“It has been known for decades that the Republican Movement and the British were in contact in July 1981 during the hunger strike. As a result of that contact I went into the prison hospital on Sunday, July 5th, and told Joe McDonnell, Kevin Lynch, Kieran Doherty, Tom McElwee and Micky Devine, and told Brendan McFarlane, the leader of the prisoners, separately, that we were in contact and the details of what the British appeared to be offering in terms of the prisoners’ five demands.
    Because the prisoners at the end of the first hunger strike had experience of the British reneging on promised offers, and this reneging had led to the second hunger strike, the hunger strikers told me that they wanted a representative of the British government to come in and stand over what was on offer. Now, what the British were offering fell short of the five demands but whether it would have been enough to end the hunger strike was never put to the test because the British refused to meet the hunger strikers and stand over their offer. So there was never a deal.

    http://www.dannymorrison.com/index.php?s=Hunger+strike+July+5th+offer

  • Dixie Elliott

    “Because the prisoners at the end of the first hunger strike had experience of the British reneging on promised offers, and this reneging had led to the second hunger strike, the hunger strikers told me that they wanted a representative of the British government to come in and stand over what was on offer”

    Danny Morrison

    Regarding the claims that the Brits reneged on promised offers after the 1st Hunger Strike…

    Such was the proof that the Brits promised nothing only ‘Civilian type clothing’ to be worn during the working week’ contained in a document given to Adams by Fr Meagher, that Danny recently changed his opinion on that…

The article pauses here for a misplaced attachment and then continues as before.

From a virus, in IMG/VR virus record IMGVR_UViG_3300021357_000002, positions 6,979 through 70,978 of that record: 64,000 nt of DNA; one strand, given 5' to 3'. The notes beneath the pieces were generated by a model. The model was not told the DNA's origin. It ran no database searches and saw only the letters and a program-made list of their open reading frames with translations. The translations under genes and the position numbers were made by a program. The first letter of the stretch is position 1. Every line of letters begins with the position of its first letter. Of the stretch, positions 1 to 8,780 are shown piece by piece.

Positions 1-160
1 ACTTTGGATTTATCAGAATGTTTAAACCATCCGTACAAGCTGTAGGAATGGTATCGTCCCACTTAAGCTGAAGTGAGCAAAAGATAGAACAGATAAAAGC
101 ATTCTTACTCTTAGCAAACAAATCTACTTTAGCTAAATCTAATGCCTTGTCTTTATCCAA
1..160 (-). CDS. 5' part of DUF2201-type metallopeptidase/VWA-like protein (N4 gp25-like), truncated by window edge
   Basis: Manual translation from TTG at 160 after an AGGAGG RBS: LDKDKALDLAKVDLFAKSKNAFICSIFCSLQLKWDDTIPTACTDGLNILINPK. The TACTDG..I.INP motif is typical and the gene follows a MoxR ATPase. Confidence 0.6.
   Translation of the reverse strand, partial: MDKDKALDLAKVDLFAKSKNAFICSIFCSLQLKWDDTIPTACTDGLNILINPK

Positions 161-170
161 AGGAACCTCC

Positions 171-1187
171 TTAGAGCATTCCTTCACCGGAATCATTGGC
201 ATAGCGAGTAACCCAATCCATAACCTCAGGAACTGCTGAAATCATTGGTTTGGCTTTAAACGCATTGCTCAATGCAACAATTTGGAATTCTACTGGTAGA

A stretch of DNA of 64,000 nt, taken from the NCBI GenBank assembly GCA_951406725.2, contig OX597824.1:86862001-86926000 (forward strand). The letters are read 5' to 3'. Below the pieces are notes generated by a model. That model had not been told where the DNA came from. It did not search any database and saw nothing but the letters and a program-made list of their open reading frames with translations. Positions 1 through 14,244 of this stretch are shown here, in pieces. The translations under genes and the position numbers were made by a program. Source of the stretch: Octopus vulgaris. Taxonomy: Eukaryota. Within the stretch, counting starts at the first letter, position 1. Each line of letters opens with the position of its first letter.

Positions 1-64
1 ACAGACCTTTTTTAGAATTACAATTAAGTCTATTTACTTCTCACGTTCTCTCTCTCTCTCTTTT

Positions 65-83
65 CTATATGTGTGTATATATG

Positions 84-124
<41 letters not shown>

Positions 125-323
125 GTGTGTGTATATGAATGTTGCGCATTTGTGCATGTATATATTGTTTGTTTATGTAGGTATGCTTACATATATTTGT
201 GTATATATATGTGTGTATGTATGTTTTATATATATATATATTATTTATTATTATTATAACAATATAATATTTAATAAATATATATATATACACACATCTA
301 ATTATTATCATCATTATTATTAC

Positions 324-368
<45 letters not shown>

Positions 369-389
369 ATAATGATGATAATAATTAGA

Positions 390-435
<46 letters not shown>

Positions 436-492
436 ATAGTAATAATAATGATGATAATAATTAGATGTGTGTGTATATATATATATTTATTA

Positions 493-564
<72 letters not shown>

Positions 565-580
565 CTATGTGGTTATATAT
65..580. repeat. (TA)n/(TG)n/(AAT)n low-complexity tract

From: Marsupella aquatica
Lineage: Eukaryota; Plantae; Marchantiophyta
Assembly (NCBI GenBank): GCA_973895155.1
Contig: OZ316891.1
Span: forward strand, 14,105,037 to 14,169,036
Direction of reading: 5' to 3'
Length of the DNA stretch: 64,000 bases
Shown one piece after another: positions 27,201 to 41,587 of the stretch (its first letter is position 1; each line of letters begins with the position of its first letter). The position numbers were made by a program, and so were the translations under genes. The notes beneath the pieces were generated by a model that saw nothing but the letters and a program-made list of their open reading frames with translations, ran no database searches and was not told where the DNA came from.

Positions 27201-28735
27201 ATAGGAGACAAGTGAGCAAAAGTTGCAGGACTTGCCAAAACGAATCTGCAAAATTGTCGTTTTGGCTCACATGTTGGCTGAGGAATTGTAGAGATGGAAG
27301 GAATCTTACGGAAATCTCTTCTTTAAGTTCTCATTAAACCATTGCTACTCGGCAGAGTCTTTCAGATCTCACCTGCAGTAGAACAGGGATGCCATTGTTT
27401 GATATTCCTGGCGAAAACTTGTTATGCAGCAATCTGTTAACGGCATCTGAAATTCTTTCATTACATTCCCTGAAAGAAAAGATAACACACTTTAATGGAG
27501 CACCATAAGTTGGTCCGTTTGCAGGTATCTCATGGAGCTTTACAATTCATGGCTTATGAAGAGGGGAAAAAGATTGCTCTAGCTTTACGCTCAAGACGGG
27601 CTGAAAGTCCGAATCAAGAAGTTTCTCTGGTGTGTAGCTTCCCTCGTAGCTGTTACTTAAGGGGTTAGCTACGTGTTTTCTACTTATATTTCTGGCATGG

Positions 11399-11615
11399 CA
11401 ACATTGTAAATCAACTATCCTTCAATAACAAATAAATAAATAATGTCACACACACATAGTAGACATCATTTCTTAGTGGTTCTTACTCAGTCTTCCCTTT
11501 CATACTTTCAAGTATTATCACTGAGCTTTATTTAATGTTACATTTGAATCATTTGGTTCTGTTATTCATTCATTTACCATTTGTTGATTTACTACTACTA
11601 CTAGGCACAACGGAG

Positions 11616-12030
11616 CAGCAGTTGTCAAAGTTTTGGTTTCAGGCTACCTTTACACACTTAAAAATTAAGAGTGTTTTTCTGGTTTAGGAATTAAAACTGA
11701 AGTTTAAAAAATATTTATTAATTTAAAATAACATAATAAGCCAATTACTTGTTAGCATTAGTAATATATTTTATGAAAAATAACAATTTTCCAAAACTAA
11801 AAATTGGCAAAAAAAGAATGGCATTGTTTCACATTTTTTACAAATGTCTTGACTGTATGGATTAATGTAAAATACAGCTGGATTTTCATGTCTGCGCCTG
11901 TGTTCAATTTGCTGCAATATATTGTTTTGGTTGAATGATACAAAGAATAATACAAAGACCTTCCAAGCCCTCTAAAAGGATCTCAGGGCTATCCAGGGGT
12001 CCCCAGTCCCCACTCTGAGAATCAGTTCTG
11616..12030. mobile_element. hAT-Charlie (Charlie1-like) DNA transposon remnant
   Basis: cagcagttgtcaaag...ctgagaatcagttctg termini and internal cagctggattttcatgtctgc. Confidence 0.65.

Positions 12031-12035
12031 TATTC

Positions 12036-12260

“Although it is now well-known that Brendan Hughes ended the hunger strike unilaterally, without consulting his O/C Bobby Sands, we on the outside finessed the sequence of events for the sake of morale and at a midnight press conference merged the secret arrival of a British government document (promising a more enlightened prison regime: falsely, as it turned out) with the ending of the hunger strike.

    It was either that or admit – which to the republican base was inconceivable – that Brendan had ended the strike without getting a thing…”

    Danny Morrison Andytown News 2011

  • sherdy

    Sounds like MI5, who would have the powers to have input to the Govt papers, have succeeded in winding up a lot of people, hoping that some new info may fall out in the recriminations. Haven’t we seen these tactics before?

  • Decimus

    Sounds like MI5, who would have the powers to have input to the Govt papers, have succeeded in winding up a lot of people, hoping that some new info may fall out in the recriminations. Haven’t we seen these tactics before?